Corn yield growth slowing -- Rabobank
Growth in U.S. corn yields is likely to be sluggish for the next few years, as farmers' expansion into the U.S. Plains and their abandonment of typical crop rotations limits average output, Rabobank said in a report released Tuesday.
The Netherlands-based agricultural lender projected the average 2012 U.S. corn yield at 156 bushels per acre, which would be up sharply from the 2011 yield of 147.2 but well below the USDA's most recent projection of 164 bushels per acre.
Such forecasts are largely speculative at this point in the season, as the crop hasn't been planted yet and will be affected by unforeseen weather conditions. Rabobank said the range of probable average yields extends from 146 bushels per acre to 168.
Rabobank said that in the longer term, yield projections based on past trends will likely be unreliable over the next few years due to structural changes in the U.S. corn crop, as farmers in the U.S. Plains, including Kansas and the Dakotas, are planting an increasing proportion of the country's corn acreage. High corn prices have encouraged more planting in those areas, which typically yield less than farms in Iowa, Minnesota, Illinois and Indiana.
"The result of such a shift in yield expectations makes the probability of lower average per-acre production more likely over at least the next five years," Rabobank said in the report.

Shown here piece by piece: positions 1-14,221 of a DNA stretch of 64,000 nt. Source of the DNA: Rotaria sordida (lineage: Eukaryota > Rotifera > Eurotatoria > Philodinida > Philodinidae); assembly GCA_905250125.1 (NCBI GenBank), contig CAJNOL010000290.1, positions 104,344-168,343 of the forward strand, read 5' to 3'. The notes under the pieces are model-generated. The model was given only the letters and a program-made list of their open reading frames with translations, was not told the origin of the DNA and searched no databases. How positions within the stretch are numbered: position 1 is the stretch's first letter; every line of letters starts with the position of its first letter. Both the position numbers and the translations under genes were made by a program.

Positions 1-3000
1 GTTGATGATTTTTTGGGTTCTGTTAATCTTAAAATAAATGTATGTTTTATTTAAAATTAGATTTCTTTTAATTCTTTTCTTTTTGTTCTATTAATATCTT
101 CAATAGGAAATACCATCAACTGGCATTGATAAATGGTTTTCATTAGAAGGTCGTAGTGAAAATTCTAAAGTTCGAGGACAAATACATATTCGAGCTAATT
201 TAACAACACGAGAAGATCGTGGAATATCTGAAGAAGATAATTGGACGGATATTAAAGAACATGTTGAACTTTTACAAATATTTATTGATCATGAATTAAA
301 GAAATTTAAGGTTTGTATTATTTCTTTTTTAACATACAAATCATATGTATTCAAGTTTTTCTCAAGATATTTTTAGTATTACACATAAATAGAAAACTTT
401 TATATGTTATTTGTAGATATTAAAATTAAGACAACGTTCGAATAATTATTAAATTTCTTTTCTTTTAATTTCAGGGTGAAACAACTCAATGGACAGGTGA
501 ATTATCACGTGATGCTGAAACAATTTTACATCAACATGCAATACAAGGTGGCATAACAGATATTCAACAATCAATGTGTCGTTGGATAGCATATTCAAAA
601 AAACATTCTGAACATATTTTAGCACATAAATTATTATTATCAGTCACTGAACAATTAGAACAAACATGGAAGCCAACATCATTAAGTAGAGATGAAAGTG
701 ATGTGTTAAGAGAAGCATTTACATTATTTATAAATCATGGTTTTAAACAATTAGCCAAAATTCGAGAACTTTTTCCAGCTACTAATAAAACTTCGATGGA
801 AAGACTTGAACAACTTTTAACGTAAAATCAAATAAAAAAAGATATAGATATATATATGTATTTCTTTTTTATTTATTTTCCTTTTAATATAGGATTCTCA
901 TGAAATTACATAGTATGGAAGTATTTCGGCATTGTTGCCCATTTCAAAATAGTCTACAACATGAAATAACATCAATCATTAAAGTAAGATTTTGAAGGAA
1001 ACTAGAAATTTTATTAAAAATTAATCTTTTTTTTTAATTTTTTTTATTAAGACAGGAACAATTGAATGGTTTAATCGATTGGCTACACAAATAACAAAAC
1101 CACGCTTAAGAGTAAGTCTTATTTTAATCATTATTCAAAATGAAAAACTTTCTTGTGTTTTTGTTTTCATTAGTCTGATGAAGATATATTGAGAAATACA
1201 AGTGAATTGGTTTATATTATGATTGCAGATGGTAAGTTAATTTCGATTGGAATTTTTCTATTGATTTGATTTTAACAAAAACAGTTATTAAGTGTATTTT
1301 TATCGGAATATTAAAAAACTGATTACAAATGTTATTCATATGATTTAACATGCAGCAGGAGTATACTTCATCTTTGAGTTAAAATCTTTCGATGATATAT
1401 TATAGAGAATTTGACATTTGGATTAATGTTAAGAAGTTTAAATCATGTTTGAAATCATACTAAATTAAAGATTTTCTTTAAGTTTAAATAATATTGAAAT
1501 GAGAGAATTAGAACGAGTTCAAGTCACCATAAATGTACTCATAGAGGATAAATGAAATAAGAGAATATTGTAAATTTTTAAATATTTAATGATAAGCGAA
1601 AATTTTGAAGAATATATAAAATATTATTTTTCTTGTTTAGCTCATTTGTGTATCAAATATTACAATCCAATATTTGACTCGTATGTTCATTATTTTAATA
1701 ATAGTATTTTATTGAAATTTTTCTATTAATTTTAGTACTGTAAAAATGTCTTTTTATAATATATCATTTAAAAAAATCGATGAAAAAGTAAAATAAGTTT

High corn prices have also prompted more farmers in the best-yielding states to plant corn in consecutive years, rather than rotating a soybean crop every two or three years, Rabobank noted. While that decision can make economic sense for farmers, agronomists say that corn yields are typically lower when the soil has been planted with corn in consecutive years.
Rabobank added that farmers may have reached their limit, at least temporarily, on how many corn plants per acre they can plant. Increased plants-per-acre have been a key driver of yield growth, the bank said.
Meanwhile, seed companies have "few yield game changers" on the horizon, the bank said.
The slowing yield growth means farmers will need to continue planting a large corn crop to keep up with demand, and competition for corn supplies will remain intense, Rabobank said.
The USDA has projected farmers will plant 94 million acres of corn this year, the most since World War II.
-By Ian Berry, Dow Jones Newswires; 312-750-4072; firstname.lastname@example.org
(END) Dow Jones Newswires
March 13, 2012 12:39 ET (16:39 GMT)
DJ Rabobank Sees Slow Corn Yield Growth, 2012 Projection Below USDA->copyright